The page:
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Opening old wines successfully.....

You’ll have spotted that we’re now listing some older wines, often in limited parcels. These tend to be wines which aren’t easily available through usual retail sources. As many of us have discovered they’re lovely, showing what 20 years of so of ageing can do to well made wines.


There’s only one problem: 20+ year old corks can be difficult to remove, at least in one piece. The cork may well have crumbled, most often near the top. So a normal extraction attempt with a corkscrew blows the top half apart leaving the bottom half firmly wedged well down the neck.


So what to do?

The best answer is to equip yourself suitably and anticipate the problem by not using a corkscrew at all. Instead use a cork puller, often known as a butler’s thief.

Insert the tines gently down the sides of the cork, long tine first, walking them alternately down until you’ve gone the length of the cork.








Then, again gently, twist and pull the cork out.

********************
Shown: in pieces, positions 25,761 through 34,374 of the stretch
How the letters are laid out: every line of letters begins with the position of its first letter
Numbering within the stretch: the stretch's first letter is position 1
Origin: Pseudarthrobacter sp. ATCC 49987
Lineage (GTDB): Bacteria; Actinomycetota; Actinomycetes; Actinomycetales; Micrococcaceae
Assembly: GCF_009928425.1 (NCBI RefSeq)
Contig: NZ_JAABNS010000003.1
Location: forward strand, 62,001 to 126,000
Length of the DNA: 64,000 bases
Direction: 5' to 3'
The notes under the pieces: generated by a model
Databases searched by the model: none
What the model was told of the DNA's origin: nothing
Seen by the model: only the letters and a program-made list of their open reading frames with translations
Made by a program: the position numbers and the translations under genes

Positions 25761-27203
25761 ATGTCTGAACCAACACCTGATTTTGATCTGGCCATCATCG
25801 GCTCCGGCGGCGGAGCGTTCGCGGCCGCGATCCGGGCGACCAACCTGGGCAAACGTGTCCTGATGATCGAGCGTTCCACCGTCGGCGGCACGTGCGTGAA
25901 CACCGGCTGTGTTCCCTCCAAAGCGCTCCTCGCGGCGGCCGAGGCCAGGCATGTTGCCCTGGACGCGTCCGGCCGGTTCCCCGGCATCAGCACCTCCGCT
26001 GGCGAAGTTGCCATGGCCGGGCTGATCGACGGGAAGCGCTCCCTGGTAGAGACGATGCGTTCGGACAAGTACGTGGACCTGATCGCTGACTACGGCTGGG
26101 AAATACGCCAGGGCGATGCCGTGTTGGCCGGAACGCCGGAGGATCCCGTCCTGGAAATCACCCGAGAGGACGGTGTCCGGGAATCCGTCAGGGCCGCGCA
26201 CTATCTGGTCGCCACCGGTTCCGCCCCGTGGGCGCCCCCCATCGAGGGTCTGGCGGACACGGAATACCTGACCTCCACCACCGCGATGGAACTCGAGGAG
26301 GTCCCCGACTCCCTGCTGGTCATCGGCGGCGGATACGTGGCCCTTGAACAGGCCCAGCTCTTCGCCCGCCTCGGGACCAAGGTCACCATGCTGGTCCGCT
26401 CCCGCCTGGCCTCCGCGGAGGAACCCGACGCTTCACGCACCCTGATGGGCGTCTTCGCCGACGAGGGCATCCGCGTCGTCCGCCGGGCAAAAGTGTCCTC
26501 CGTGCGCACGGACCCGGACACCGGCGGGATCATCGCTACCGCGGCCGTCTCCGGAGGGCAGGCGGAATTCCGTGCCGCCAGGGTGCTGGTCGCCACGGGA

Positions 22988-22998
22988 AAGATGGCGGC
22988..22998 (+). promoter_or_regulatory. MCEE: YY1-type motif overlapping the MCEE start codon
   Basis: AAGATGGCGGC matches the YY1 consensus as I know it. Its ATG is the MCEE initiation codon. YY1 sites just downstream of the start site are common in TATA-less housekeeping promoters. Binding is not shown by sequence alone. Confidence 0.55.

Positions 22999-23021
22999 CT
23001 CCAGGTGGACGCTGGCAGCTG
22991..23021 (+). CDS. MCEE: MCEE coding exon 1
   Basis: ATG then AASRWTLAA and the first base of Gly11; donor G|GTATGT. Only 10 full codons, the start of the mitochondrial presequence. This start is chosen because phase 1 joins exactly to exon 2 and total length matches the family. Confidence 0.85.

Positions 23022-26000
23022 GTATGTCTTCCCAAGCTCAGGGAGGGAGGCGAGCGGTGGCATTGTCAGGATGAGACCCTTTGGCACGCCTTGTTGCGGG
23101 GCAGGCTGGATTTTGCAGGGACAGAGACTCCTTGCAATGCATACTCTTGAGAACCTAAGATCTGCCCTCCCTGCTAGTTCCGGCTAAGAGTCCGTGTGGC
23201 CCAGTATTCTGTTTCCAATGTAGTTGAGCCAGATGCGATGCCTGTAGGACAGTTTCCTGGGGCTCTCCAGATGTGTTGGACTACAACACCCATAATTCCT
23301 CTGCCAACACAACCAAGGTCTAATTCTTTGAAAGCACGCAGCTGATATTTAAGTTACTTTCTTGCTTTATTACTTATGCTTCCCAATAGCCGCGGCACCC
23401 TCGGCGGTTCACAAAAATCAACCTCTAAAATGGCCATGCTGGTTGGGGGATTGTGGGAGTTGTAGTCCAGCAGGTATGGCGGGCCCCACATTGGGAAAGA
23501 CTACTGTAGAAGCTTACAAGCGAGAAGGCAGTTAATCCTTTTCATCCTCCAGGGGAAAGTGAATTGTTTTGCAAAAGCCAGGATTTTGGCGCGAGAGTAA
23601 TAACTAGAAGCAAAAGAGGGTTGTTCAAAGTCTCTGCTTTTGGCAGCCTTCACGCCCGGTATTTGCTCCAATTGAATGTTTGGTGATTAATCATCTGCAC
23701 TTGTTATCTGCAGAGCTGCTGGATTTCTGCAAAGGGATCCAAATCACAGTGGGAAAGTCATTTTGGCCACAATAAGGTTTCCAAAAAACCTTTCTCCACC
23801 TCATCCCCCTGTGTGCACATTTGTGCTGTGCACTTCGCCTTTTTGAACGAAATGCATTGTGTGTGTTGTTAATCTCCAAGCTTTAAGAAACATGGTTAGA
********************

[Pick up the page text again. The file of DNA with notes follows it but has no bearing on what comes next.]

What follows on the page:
Pressing the outside of the tines as you pull the cork can help to give a firmer grip too.


These are easily available and cheap: try searching for “butlers thief” on Amazon for example.












If you haven’t one of these to hand, first make sure you have a good corkscrew with a thin worm. Standard waiter’s friend corkscrews are pretty good, particularly when the worm is Teflon coated.



Going in at an angle, even up to 45 degrees, can secure enough cork to pull it out.






But sometimes the only thing to do is to push the cork, or what’s left of it, into the bottle. Again, gently is a good word, and so is apron. You may well get a splash back. Now pour the wine into a decanter or jug, preferably through a funnel with a filter, either a proper wine funnel like this:


Or insert an improvised filter. Muslin, or nylon tights or pop socks are excellent for this!


But beware the second splash back! When you tip the bottle to pour the wine into the funnel the cork will very likely get stuck near the neck, blocking the pour. Dexterity now comes into play to dislodge the cork enough to pour past. Good luck!



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